4) “And now let us begin this journey, [together] as bishop and people. ”
5) “This journey of the Church of Rome, which is to preside over all the Churches in charity.”
6) “I hope that this journey of the Church, which we begin today and in which my Cardinal Vicar who is present here will assist me, will be fruitful for the Evangelization of this beautiful city.”
7) “before the bishop blesses the people, I ask you to pray to the Lord that He bless me”
8) “the prayer of the people for a blessing upon their bishop
9) “Tomorrow I want to go and pray to Our Lady, asking her to watch over Rome.”

Take good note: When he refers to “The Church of Rome”, he is referring to the Diocese of Rome, the city of Rome, not the entire Universal Catholic Church. All of the reports in the media will tell you that the Church (aka, “the Catholic Church”) elected a “new Pope” last night, when in fact it was the Cardinal priests of Rome who elected a new bishop of the local Church of Rome. It is this “local church” of which he has been made “bishop”, and it is this “local Church” which “preside[s] over all the Churches in charity.” Thus, since the office of the Bishop of Rome (as we have already discussed on this ‘ere blog) is also the office of the Supreme Pontiff of the Holy Catholic Church, Francis also occupies the office of “Pope”. But fundamentally, he is the Bishop of Rome. This is a real lesson in Vatican II ecclesiology here, my dear reader.

And thus, I do not, myself, belong to “the Church of Rome”. I belong to “the Church of Melbourne”, and, by virtue of the fact that my church and bishop are in communion with the Bishop of Rome, I belong to the Universal Catholic Church. As Dr Sasse points out, “the church does not consist OF churches, but much rather shall we say, IN churches”. I am, as I am wont to say, “a Lutheran in communion with the Bishop of Rome”, and proud of it, however paradoxical that might sound (hey, if the Anglicans can do it…).

There was some question, prior to the election of Francis, as to whether the new Pontiff would continue the practice instituted by Pope Benedict XVI in having only a simple bishop’s mitre on his crest rather than the traditional papal tiara. I think we can assume that that question has been definitively answered in the positive already, even before the new crest is unveiled. (Although, for the sake of ecumenical clarity, I do hope he restores the title “Patriarch of the West”.)

Still, in all this reflection, I do wonder if it was simply coincidence that Pastor Harrison posted that post about Sasse about “the Church and the Churches”.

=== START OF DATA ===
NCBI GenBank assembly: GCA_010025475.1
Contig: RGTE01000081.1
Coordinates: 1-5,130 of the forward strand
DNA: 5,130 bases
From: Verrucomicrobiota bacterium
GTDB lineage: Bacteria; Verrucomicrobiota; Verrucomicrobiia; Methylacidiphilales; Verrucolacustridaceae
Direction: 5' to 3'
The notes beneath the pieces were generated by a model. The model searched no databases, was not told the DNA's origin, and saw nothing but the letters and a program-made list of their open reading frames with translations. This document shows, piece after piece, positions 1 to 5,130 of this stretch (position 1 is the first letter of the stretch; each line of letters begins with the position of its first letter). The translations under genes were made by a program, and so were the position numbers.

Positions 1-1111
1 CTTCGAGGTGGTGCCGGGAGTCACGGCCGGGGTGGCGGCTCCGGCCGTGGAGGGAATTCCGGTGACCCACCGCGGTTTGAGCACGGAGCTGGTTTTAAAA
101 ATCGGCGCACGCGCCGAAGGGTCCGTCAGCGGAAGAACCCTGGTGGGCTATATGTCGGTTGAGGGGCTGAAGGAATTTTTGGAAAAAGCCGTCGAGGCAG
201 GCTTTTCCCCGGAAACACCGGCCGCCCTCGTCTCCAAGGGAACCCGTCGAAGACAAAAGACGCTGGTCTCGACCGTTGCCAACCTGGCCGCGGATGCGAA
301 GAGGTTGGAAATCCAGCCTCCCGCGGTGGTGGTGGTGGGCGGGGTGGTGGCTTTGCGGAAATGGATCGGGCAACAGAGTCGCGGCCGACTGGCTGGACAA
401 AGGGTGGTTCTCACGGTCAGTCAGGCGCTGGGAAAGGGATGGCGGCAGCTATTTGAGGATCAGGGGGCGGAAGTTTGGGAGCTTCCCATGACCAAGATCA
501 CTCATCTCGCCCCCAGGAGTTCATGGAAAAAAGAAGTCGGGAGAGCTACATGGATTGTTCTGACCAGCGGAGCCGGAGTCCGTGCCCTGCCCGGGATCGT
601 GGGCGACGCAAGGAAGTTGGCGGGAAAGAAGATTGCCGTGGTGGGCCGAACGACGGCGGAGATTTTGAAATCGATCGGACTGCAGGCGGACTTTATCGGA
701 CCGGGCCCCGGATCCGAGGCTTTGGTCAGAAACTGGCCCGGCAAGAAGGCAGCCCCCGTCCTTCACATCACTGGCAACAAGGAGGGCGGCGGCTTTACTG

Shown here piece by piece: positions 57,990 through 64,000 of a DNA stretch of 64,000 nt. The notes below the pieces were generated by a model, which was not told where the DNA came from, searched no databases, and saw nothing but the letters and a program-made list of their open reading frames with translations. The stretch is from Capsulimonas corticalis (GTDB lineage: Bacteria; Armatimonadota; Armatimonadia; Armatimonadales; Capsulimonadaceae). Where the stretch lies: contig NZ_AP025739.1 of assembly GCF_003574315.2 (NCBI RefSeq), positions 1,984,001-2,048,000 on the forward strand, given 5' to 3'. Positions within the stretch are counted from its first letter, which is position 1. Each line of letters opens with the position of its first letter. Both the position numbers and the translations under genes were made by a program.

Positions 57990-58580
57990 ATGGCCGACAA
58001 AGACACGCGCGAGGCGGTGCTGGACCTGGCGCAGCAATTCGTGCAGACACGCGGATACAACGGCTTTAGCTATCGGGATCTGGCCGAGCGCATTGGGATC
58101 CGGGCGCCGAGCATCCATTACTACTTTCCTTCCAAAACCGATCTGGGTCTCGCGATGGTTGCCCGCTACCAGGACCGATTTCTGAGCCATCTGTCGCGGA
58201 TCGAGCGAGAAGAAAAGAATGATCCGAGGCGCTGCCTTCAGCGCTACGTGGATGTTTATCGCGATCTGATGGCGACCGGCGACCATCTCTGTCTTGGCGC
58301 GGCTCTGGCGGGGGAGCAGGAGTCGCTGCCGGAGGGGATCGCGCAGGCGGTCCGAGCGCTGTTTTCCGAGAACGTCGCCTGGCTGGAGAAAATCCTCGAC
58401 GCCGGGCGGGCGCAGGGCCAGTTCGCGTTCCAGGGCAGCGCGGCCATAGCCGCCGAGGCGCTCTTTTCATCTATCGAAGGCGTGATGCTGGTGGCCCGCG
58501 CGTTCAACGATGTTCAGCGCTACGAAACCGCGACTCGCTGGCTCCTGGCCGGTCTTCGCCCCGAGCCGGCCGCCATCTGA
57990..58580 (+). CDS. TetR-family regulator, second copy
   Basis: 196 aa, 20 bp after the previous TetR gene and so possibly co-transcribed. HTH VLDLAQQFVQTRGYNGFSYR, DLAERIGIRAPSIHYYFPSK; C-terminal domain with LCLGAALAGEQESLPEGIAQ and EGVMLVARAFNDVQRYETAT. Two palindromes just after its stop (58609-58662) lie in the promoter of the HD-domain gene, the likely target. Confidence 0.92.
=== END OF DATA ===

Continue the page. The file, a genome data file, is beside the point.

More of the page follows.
About Schütz

I am Catholic, married to Cathy, father of Maddy & Mia. Since 2002, I have been the Executive Officer of the Ecumenical & Interfaith Commission of the Archdiocese of Melbourne. I was once a Lutheran pastor, but a "year of grace" and soul-searching led me into the Catholic Church. It was a bumpy ride, but with the support of my (still Lutheran) wife, I was finally confirmed on June 16, 2003.
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11 Responses to Papal Ecclesiology

  1. Adam says:

    Well David habemus papam finally. And after all the predictions and speculations in the media proved to be dead ends we saw the runner up from 2005 now become the bishop of Rome. And yes what an evening it was to see and be excited about. I was under the balcony on that balmy night John Paul II came out on the balcony and there was muted silence as his name was read out. A Pole!! Now a relatively unknown (to Europe) cardinal who asks the people to pray for him. And as he bowed in prayer (did you see the cardinals next to him were not sure what to do) the crowd became silent for 15 seconds. An amazing act of humility.
    The new pope did not refer to Bendict as Pope emeritus, but bishop emeritus and this ought to be the default title so as to no confusion. He is emeritus of Rome as former bishop.

    This morning at 8am Francesco drove out of the Vatican to MAry Major church in a private visit. No popemobile, no Mercedes Benz, but a smaller black VW.
    Watch for more such outings in a smaller car. And no SCV1 numberplate either.Small things, but its the style we are going to see more oI am sure.

    And what of the pundits on a Scola or an Austrian or a Ghanian or a Dolan. None became pope. The mass of media pundits were not even Christians and when the pre conclave discussion raged on and on, they had no clue as to who would come out as pope. God had confounded us all. And not a young man, not a man under 70.